FX Trading focus: USD springs back on fresh EU energy woes
The US August employment report was a mixed bag, with payrolls slightly softer than expected if we include the -107k of net revisions of the prior two months of data, and the Average Hourly Earnings coming in softer despite a 0.1 drop in the Average Weekly Hours suggested no fresh inflationary pressure from wages. The official Unemployment Rate rising to 3.7% was misinterpreted, perhaps, as is often the case, with a strong Household survey actually showing that 442k more Americans were employed in the month, but the rate rose because of a 0.3% rise in the Participation Rate (suggesting more looking for work).
Alas, as US treasury yields eased lower in the wake of the US jobs report, risk sentiment was buoyant and the US dollar sold off rather sharply, until…Russia announced it had conveniently found a leak in the Nord Stream I pipeline that was purportedly down for a few days maintenance and saying that natural gas flows through that pipeline would not resume on Saturday as planned. Clearly this is the latest attempt to leverage gas deliveries as retaliation for EU countries’ support of Ukraine in its war against the Russian invasion. EURUSD and GBPUSD both traded to new lows this morning and may have a hard time finding a floor until either the Fed is back in easing mode or the energy situation clears in a sustainable fashion for Europe, neither of which looks likely in the near future.
Europe is scrambling to limit the damage from higher prices to sectors of the economy, but moves to cap prices will support demand more than would otherwise would be the case, and that will have to mean rationing of supply as long as the actual physical deliveries of gas/oil, etc. are limited. An EU summit in Brussels is set for Friday on energy policy. The UK situation is more dire still than that for mainland Europe because of its political isolation and its lack of a buffer after the country took the disastrous decision to close a key storage site called Rough in the North Sea in 2017. The UK is scrambling to reopen that site, but it will have to be filled with very expensive gas indeed, assuming any excess seaborne LNG can be locked down for delivery.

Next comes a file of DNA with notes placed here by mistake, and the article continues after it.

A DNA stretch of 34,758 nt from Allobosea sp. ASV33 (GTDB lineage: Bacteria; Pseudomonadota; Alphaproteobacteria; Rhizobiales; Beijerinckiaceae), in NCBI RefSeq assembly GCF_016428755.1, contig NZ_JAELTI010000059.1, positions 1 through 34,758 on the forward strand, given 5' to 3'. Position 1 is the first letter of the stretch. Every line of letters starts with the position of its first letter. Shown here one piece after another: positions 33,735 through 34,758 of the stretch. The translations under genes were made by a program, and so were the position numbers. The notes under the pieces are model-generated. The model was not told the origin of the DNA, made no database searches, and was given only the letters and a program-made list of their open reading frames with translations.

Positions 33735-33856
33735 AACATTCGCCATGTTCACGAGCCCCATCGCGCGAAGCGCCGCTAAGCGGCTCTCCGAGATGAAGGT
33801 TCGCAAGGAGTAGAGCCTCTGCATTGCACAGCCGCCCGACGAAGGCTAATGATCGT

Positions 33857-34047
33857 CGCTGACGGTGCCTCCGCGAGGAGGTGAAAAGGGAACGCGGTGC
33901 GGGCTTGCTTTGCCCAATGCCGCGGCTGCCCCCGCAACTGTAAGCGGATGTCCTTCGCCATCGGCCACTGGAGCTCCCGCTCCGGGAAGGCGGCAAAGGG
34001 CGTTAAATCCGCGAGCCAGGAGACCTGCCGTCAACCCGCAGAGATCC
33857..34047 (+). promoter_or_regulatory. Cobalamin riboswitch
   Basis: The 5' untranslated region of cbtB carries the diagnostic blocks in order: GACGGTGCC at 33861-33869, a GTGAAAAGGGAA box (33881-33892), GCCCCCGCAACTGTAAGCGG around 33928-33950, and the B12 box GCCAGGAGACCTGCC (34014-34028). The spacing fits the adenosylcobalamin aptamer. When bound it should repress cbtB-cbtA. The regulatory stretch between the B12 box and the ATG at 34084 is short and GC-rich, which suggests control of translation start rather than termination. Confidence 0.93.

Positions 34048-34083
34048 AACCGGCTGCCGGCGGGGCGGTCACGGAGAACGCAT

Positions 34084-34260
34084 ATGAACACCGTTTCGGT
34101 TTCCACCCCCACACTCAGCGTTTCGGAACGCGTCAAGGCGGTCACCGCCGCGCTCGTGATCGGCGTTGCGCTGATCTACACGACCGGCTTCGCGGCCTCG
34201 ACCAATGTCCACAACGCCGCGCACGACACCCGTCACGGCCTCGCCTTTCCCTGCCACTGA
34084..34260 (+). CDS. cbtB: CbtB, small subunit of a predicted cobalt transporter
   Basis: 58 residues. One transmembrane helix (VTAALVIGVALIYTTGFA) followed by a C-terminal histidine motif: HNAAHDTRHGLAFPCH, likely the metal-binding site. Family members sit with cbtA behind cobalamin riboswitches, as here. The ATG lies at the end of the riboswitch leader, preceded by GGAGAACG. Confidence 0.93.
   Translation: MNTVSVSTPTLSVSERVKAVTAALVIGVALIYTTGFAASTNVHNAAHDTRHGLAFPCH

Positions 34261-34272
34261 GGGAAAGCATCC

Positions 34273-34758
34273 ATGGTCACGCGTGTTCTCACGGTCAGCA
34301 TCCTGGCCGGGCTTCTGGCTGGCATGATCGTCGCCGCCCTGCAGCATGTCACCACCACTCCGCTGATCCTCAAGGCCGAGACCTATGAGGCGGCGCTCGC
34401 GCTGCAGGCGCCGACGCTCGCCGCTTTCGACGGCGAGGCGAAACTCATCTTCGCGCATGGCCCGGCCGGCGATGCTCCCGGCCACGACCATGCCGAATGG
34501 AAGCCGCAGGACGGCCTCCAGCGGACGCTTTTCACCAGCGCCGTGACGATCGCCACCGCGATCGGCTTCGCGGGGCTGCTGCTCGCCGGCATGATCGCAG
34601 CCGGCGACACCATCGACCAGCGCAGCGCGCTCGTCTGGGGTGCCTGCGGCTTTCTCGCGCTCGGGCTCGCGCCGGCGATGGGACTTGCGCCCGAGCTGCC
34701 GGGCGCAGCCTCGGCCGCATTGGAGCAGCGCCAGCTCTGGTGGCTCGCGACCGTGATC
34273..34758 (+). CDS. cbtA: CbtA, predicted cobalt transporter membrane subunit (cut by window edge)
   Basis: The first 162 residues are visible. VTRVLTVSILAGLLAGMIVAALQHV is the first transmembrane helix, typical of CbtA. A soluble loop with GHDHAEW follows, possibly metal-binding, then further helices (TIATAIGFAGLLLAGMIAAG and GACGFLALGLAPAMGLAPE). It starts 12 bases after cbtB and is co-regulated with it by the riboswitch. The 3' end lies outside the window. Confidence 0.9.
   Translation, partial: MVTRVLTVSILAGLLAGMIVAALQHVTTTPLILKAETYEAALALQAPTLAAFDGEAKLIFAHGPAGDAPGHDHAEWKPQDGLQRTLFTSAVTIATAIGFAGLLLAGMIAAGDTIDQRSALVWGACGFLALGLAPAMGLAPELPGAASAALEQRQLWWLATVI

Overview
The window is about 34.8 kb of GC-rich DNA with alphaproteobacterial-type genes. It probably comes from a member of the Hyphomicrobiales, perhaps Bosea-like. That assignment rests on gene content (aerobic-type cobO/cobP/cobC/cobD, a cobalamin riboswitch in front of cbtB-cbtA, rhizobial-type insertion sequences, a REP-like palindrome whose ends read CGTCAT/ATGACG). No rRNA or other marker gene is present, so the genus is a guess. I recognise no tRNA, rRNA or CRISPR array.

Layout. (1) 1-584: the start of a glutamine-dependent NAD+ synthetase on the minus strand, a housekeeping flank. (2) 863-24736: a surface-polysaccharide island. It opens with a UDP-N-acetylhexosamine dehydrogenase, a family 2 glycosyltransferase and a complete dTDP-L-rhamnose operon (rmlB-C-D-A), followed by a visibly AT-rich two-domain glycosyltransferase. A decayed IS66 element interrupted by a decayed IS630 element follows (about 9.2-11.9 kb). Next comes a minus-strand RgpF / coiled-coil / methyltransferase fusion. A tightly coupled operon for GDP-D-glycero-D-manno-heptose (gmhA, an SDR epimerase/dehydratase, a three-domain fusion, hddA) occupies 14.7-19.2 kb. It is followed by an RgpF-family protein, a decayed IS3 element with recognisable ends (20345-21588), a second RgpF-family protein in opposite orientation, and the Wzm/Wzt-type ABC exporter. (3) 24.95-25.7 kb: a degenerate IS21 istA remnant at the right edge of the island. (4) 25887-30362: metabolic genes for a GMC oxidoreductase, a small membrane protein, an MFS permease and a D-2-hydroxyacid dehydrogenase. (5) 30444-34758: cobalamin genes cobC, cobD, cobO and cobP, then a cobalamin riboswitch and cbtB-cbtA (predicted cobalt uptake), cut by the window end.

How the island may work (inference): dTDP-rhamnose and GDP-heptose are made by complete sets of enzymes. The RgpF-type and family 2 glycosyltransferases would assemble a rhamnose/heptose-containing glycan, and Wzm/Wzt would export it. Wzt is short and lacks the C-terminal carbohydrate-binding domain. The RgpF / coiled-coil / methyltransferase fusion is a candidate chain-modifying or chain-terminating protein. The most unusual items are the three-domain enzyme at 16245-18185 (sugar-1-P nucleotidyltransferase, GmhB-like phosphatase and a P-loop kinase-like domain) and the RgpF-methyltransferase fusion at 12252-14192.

Today in the UK, the Conservative party has voted for Liz Truss as the new party leader, making her the UK’s next Prime Minister. Her promises range from quick action on energy security to alleviating the cost of living crisis for the hardest hit by price rises, all while cutting corporate and other taxes. It’s a recipe for ballooning fiscal deficits, an issue that is already an ingredient in sterling’s steep fall this year, so an even steeper recession is in the wings, either from a drop in real GDP due to soaring inflation aggravated by further sterling declines or as demand is crushed by a steep recession due to the need for the Bank of England to accelerate its pace of rate hikes or more likely a combination of the two. Longer term, investments in fracking shale gas and new North Sea exploration could pay dividends. Watching EURGBP closely in addition to the tumbling GBPUSD as the former has traded up into the top of the well established range since Brexit became formal in early 2021. Tactical relief rally possible.
EURUSD looked ready to test resistance after the US jobs report on Friday, but now finds itself having tested new lows for the cycle this morning, something it may continue to do as long as EU energy security woes continue to drive concerns for an ugly recession this winter amidst power/gas rationing. The EU summit this Friday is the key focus, far more than whether the ECB hikes 75 basis points as it nearly priced in now, with another 100+ basis points priced in before year end (implied rate for December meeting is 1.66%. Technically, the pair needs to set and hold these new lows near and below 0.9900 early this week, otherwise we risk backing up into the parity-plus range in the short term.